As a rookie, David Reed spent the vast majority of his on-field time on gamedays returning kickoffs and participating in the Ravens' other special teams units.
The wide receiver had one rush for 15 yards last year, but he didn't have a catch all season and rarely factored into the Ravens' offensive gameplan.
Going into Reed's second season, the Ravens drafted wide receivers Torrey Smith and Tandon Doss in the second and fourth rounds, respectively. Then, Reed missed nearly the first three weeks of training camp as he recovered from offseason wrist surgery.
Not much appeared to be working in Reed's favor, and it sure looked like the Utah product was going to get buried on the Ravens' depth chart. That was until Reed came out in last Friday's preseason game against the Chiefs looking like he'd been a key part of the offense for years, making three catches for 68 yards.
Asked about Reed's standing compared to the two rookie wide receivers, offensive coordinator Cam Cameron said that despite the time Reed missed at the start of camp, he has an edge over Smith and Doss at this point.
"I would say he's ahead," Cameron said. "Last year, right when we all got excited about him, he got hurt. Then, this offseason he has to have his (wrist) re-done, but now he's back and hopefully he can stay healthy. There's no question he's ahead of these guys in the sense that he's not hearing most of this stuff for the first time. He's got a good feel for NFL defenses. He knows what the expectation is.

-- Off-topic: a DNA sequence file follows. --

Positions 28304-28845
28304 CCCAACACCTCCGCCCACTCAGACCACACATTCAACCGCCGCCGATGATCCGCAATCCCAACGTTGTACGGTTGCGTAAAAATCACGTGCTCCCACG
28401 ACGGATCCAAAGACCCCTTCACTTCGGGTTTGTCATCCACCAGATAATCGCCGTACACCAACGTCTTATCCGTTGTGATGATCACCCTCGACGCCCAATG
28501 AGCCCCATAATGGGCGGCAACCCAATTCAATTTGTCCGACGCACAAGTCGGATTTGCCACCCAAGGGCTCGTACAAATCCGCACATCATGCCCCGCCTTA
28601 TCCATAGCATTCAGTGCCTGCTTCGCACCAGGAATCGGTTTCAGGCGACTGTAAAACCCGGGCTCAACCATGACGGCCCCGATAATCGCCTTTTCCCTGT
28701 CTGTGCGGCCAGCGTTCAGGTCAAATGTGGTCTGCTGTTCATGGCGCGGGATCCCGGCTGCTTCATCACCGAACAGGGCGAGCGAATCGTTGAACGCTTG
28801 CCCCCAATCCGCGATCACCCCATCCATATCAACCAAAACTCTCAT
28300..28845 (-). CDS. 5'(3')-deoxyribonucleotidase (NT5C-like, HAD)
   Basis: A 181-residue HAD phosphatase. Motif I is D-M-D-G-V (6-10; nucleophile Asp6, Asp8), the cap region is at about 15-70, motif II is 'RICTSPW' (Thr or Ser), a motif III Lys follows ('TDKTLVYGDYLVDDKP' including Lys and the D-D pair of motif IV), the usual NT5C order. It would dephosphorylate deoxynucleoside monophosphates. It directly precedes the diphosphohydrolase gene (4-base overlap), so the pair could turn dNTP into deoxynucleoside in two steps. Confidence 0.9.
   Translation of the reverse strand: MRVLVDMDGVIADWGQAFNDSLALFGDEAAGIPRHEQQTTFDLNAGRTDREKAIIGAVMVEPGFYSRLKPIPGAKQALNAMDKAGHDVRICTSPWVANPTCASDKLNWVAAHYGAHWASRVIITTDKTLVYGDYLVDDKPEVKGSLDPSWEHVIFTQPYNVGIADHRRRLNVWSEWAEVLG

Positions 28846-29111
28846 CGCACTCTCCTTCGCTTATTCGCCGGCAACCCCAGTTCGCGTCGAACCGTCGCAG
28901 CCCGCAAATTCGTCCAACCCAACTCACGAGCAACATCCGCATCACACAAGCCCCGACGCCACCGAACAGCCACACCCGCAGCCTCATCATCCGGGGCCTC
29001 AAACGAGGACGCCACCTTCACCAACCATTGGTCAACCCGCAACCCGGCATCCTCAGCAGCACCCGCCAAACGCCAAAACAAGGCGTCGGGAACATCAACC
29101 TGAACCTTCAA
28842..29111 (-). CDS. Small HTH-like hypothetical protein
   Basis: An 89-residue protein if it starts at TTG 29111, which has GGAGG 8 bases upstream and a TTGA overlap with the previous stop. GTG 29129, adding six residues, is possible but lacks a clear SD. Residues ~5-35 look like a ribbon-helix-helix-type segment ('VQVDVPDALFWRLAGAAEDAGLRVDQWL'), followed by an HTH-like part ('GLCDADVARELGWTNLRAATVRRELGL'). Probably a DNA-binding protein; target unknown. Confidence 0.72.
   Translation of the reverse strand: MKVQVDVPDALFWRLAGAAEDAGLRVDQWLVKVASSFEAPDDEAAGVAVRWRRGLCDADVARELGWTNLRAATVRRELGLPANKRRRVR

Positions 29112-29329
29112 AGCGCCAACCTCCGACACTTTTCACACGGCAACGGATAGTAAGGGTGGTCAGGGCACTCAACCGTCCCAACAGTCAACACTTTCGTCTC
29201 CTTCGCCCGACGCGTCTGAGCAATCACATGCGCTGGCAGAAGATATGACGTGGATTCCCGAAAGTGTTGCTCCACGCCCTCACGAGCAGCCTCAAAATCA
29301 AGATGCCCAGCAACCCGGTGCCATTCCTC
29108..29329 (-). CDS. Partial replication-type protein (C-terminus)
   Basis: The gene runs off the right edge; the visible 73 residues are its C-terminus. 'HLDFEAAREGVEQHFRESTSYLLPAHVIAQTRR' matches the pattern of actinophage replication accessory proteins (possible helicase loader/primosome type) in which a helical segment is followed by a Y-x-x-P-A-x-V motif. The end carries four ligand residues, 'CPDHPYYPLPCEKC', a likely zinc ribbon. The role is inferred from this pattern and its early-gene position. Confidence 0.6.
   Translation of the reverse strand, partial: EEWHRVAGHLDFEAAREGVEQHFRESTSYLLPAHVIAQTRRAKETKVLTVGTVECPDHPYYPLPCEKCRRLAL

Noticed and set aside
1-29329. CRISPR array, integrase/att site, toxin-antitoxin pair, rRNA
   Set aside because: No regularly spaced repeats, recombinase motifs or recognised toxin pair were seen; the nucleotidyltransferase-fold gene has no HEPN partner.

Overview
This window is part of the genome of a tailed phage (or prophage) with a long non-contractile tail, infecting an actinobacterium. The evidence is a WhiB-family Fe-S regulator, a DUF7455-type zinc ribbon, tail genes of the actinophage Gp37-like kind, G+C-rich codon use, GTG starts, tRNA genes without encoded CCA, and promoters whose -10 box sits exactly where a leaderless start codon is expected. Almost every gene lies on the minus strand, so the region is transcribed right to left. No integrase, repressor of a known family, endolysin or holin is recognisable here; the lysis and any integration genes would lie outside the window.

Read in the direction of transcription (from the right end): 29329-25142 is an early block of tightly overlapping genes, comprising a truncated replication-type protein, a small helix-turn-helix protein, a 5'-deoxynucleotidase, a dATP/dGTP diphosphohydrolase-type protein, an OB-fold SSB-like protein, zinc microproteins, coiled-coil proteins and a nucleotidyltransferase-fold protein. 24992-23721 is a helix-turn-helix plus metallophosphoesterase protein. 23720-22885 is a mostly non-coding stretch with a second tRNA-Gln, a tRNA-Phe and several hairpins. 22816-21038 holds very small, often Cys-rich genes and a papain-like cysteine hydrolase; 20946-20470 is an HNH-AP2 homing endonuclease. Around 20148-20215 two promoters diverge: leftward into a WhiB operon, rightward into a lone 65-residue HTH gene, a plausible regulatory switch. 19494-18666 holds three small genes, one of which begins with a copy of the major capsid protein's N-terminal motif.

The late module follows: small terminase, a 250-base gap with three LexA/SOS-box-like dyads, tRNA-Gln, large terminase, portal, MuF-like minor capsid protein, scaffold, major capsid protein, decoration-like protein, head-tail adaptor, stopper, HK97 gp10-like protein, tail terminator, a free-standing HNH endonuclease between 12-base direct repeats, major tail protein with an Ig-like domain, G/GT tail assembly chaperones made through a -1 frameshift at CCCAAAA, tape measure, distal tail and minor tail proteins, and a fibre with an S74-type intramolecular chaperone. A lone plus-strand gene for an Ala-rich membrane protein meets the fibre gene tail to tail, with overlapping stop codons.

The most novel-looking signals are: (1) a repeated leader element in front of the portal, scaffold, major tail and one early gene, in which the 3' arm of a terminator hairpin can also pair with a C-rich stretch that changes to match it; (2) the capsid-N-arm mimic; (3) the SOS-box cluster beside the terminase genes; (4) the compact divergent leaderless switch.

"He's been nothing but a plus, not only this year so far, because he's come back with the right attitude. But he's practiced well, and he played pretty good the other night."
He sure did.
After an early drop on the first pass thrown his way, Reed made three catches and forced a pass interference penalty within just over a four-minute span against Kansas City, a game which came only four days after the shifty wideout had been activated off the Physically Unable to Perform list.
He saw limited practice time last week as trainers eased him back into action, and then took the coaches aback with his performance against the Chiefs.
"I was very surprised he got in the game and then played as well as he did because he wasn't even supposed to be in contact last week," head coach John Harbaugh said. "All of the sudden, he jumped in there and went full-go. All of the sudden, the trainers were like, 'OK. I guess he is OK.' That was a pleasant surprise, and I am looking forward to seeing how he does the next couple of weeks. He is a guy that we have been counting on, and we are very hopeful that he can be a threat for us."
Much like Doss, Reed's strengths are his smooth route running and impressive hands. He doesn't possess Smith's blazing speed or Anquan Boldin's physicality, but the 6-foot, 190-lb. receiver has a knack for finding the soft spot in coverages and quickly turning upfield to gain maximum yardage.
It remains to be seen how the battle for the third wide receiver spot will shake out over the next few weeks, but Reed has definitely forced his name into the conversation, and he's done so quicker than almost everyone expected.
"There's great competition for those guys," Cameron said. "(Reed's) an extremely talented young man, he just needs to play. He's an outstanding route runner, he's got great hands. We keep him healthy, this guy can help us win."
"I feel like I can make those plays. That was my thing through high school and college," Reed said after Friday's game. "We got a lot of great receivers. I still got to compete for a job just like the rest of those guys do, compete week-in and week-out in practices and games."